Still, I was wondering – what are “gauna?” (NOTE: Gauna are the gigantic, shape-shifting space creatures that threaten the space colony in Knights of Sidonia)
Nihei: I can explain it to you, but I think it's more interesting that people don't know exactly what gauna are.
I just thought it was interesting because it seems like a completely original concept for an alien being.
Nihei: At the end of Knights of Sidonia, I wrestled with the thought of whether to really explain what gauna are, but I thought it would be more interesting to leave some mystery.
Your recent stories represent evil in an interesting way. In the worlds you create, humanity lives in very sterile, cold, man-made environments. Meanwhile, the villains are organic, but they're not natural creatures per se – they look like cancers or diseases, like nature mutated and violated. In your earlier works like NOiSE and BLAME!, the villains look more like demons, or kind of like H.R. Gieger-type creatures.
Nihei: The villains in Sidonia, they come from outside the world of man. So that's why I tried to make them look completely different than the human characters.
Okay, that makes sense. But I have to ask this question… why do you have bears in some of your stories? (Bear characters are featured in Biomega and Knights of Sidonia)
Nihei: Bears!! (laughs) Aaahgh… Hm. Hm.
I don't object to the bears being in the story, but I was just wondering why they're a recurring motif in your recent works.
Nihei: They're not so cute, but bears have expressive faces. (pauses) I can't say the true reason why I draw bears… it's kind of a secret. (laughs)
NOTE: In his spotlight panel at SDCC, Nihei was asked again, “Why bears?” His reply then? He laughed, then shook his head, and said ‘It has absolutely no meaning at all.’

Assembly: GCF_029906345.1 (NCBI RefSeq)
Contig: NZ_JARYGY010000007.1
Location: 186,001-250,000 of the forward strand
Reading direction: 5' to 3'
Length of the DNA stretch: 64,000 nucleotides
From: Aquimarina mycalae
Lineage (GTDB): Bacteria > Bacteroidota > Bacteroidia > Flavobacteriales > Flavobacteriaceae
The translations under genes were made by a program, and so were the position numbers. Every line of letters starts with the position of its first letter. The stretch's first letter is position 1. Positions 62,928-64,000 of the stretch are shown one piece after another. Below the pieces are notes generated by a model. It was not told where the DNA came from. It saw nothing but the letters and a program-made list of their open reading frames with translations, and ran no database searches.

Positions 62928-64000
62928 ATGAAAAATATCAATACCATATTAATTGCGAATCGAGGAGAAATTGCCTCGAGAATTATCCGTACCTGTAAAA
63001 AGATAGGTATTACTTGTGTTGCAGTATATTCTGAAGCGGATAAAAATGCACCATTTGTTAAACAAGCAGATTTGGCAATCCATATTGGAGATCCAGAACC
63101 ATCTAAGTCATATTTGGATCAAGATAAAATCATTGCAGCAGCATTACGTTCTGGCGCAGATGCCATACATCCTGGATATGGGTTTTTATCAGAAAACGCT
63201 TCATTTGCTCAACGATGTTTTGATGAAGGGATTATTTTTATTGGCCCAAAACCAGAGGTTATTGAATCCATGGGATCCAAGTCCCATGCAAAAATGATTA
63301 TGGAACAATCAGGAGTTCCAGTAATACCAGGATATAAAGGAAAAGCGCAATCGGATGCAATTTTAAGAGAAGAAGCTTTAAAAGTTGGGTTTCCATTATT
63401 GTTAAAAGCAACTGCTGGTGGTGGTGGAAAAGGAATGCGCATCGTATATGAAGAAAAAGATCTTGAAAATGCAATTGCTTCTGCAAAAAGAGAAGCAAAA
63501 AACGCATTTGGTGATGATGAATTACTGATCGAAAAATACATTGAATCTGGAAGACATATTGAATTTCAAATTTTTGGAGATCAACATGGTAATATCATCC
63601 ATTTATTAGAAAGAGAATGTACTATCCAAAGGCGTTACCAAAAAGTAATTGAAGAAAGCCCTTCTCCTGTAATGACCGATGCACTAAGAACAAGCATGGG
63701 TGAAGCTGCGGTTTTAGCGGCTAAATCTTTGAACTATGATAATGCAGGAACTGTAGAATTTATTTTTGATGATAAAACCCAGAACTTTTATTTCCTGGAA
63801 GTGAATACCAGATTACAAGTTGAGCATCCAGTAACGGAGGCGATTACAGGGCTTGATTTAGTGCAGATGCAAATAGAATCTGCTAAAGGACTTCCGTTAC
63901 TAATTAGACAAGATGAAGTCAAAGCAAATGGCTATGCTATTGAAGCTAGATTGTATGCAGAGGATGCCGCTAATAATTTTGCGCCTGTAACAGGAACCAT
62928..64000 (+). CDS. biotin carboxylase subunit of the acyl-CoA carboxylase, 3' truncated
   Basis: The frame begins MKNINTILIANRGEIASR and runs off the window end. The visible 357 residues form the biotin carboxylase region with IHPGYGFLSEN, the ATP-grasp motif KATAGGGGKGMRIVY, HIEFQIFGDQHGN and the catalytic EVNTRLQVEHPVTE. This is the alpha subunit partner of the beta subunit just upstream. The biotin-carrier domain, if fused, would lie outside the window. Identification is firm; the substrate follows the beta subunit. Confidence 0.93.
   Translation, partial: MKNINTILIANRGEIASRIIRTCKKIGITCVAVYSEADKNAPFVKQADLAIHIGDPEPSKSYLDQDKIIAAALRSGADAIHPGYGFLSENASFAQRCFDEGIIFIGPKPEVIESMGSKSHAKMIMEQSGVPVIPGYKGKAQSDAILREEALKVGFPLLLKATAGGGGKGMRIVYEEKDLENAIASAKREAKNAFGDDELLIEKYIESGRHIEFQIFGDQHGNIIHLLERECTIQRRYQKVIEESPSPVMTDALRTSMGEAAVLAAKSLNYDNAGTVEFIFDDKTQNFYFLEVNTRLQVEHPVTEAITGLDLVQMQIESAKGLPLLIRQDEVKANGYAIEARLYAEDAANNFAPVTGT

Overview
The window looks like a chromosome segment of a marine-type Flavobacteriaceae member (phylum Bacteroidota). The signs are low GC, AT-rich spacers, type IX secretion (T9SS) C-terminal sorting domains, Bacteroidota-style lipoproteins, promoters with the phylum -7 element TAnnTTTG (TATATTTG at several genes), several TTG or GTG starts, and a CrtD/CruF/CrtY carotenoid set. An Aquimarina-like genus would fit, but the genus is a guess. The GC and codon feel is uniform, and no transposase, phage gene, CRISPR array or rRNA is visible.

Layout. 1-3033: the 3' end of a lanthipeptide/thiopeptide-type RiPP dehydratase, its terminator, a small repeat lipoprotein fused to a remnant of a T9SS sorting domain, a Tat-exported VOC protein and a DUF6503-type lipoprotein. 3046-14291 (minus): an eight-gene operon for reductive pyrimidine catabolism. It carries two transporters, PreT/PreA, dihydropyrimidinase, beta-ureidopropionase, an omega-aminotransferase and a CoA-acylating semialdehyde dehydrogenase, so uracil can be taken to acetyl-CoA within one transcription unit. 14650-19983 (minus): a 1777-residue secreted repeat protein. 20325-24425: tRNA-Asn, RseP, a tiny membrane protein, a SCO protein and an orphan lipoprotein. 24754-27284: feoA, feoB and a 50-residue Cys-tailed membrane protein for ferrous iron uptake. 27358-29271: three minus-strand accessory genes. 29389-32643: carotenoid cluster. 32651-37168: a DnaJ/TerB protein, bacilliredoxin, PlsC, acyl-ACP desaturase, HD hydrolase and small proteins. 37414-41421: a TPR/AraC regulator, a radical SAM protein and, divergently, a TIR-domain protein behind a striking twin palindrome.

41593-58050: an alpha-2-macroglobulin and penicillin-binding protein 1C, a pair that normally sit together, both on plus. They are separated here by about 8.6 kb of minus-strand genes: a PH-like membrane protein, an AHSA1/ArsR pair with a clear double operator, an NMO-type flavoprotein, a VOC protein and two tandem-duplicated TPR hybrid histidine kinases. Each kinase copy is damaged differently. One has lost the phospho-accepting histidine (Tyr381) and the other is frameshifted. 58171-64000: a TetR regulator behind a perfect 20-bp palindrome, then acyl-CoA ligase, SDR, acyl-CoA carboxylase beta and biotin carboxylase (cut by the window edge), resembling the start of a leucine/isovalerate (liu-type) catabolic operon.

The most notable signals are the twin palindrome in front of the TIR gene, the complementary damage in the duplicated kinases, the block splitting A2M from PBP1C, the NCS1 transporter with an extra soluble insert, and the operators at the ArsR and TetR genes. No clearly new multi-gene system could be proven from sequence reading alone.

In a lot of your work, there can be pages and pages that go by without any dialogue or narration, or explanation of what has happened. But I get your point – that leaves lots of opportunities for the reader to feel that tension, that excitement of seeing something mysterious unfold before them.
Seshita: When we adapted Knights of Sidonia as an animated series, we tried to make the story easy to understand. Perhaps because of that, it became more popular and reached new fans who may not have read the manga before seeing the anime. At the same time, there's a bit of tension because maybe that makes it less interesting, less mysterious…
I did read the Knights of Sidonia manga first, and then I watched the anime series after that. As I watched the anime, I thought, ‘Oh! The story makes more sense now!’ (laughs)
Nihei: I thought the same thing! (laughs)
Seshita: I think that's one of the strong points of Nihei-sensei's work. I can go back and read BLAME! and I can find all kinds of little details I didn't see before, like people I didn't notice in the background
Nihei: (laughs) When I was drawing BLAME! I was trying to see how small I could draw things! See here? This little guy walking across the walkway? (points to a page in BLAME!)